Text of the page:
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Friday, June 5, 2009

Longsuffering

Longsuffering is one of those attributes or virtues that is either looked down upon or discounted altogether by many people. However, it is the fourth ingredient in the fruit of the Spirit. God thinks enough of longsuffering to place it after love, peace and joy, and if God thought so highly of the virtue of longsuffering it would be wise of us to understand its full meaning, and realize its importance.
Longsuffering is defined as long and patient endurance of injury, trouble or provocation. Although it is not widely taught on today, longsuffering has a prominent place both in the old and new testament.
Some perceive longsuffering to be indifference, others perceive it to be weakness, while others perceive it to be fatalism, when in fact it is none of these things. Although it has been called by different names, such as discretion, being slow to anger, or possessing a patient spirit, when you boil them down to their essence, one discovers longsuffering as the root of all these things.
Proverbs 19:11, “The discretion of a man makes him slow to anger, and it is to his glory to overlook a transgression.”
This is the foundation upon which longsuffering is built, and upon which it stands even in the face of storms. When the proverb speaks of overlooking a transgression, it does not mean to overlook sin, but rather a wrong that was committed against the individual. It is to your glory, if one has wronged you yet you overlook the wrong. This requires longsuffering as often the old nature is stirred up whenever we are wronged, or when we perceive that we have been wronged. Longsuffering, in the face of being transgressed against, is to a man’s glory.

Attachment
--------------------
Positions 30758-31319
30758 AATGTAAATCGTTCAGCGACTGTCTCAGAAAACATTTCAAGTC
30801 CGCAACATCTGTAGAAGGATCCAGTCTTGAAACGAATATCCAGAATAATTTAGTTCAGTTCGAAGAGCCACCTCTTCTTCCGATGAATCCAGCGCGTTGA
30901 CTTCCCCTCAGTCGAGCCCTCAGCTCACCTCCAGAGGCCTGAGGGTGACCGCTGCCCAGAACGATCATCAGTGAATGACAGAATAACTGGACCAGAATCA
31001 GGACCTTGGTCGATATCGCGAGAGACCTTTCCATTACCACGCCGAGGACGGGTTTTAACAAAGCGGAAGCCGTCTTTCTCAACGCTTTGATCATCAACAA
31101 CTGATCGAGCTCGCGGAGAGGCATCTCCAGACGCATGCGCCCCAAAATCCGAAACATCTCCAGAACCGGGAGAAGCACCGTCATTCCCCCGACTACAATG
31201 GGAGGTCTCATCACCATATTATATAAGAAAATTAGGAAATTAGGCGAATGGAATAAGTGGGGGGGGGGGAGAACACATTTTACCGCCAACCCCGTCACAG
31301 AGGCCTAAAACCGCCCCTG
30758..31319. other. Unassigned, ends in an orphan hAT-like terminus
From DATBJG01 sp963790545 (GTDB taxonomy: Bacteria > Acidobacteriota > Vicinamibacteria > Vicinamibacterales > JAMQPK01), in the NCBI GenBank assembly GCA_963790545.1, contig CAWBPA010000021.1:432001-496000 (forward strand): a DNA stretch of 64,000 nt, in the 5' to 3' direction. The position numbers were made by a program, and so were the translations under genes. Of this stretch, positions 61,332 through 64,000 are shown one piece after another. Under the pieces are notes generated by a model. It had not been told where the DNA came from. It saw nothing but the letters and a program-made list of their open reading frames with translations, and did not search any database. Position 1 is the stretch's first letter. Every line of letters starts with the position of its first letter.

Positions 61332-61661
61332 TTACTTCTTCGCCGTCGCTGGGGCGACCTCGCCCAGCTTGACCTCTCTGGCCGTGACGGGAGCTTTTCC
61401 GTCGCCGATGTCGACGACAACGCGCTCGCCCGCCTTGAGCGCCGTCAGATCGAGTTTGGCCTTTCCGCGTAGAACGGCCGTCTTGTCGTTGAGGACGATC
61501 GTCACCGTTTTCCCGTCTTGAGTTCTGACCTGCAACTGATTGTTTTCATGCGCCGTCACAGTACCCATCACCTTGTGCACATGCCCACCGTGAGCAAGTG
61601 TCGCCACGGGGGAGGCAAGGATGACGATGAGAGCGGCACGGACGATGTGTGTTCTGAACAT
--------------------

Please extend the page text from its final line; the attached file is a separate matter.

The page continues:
The good judgment, or the maturity of a man, or as the proverb states it, the discretion of a man also makes him slow to anger. As we grow and mature in God, we grow in good judgment, and we consistently resist the desire to become reactionaries.
Too often even those we consider mature in the faith, react to a slight or an affront impulsively and hastily, forgetting the great lesson that the discretion of a man makes him slow to anger.
Longsuffering is also an integral building block of humility. It is in humility that we learn to submit to the authority of God, and learn to be dependent upon Him and His strength, rather than on ourselves and our aptitudes.
Ecclesiastes 7:8-9, “The end of a thing is better than its beginning, and the patient in spirit is better than the proud in spirit. Do not hasten in your spirit to be angry, for anger rests in the bosom of fools.”
One of the consistent marks of great men of God throughout the Bible is humility. Whatever capacity God used them in, however many miracles God did through them, they remained humble knowing the source of their power, knowing that absent of His leading they were as anchorless boats beaten about by the storms of life.
The world looks upon humility and despises it; they see it as a weakness rather than as strength; as a shortcoming rather than a virtue. The children of God however, find strength in humility, because the humble soul trusts God for its might.
Proverbs 16:32, “He who is slow to anger is better than the mighty, and he who rules his spirit than he who takes a city.”
There are many attributes to longsuffering that make it a necessity in the life of a believer, and it is an attribute that God shares as well. Yes, God is longsuffering, and due this virtue, due to this attribute, He terries in sending judgment waiting for the sinner to repent, and be reconciled unto Him. If not for God’s longsuffering, the world would have been destroyed long ago, but God’s wrath is tempered by His longsuffering.
Joel 2:13, “So rend your heart, and not your garments; return to the Lord your God, for He is gracious and merciful, slow to anger, and of great kindness; and He relents from doing harm.”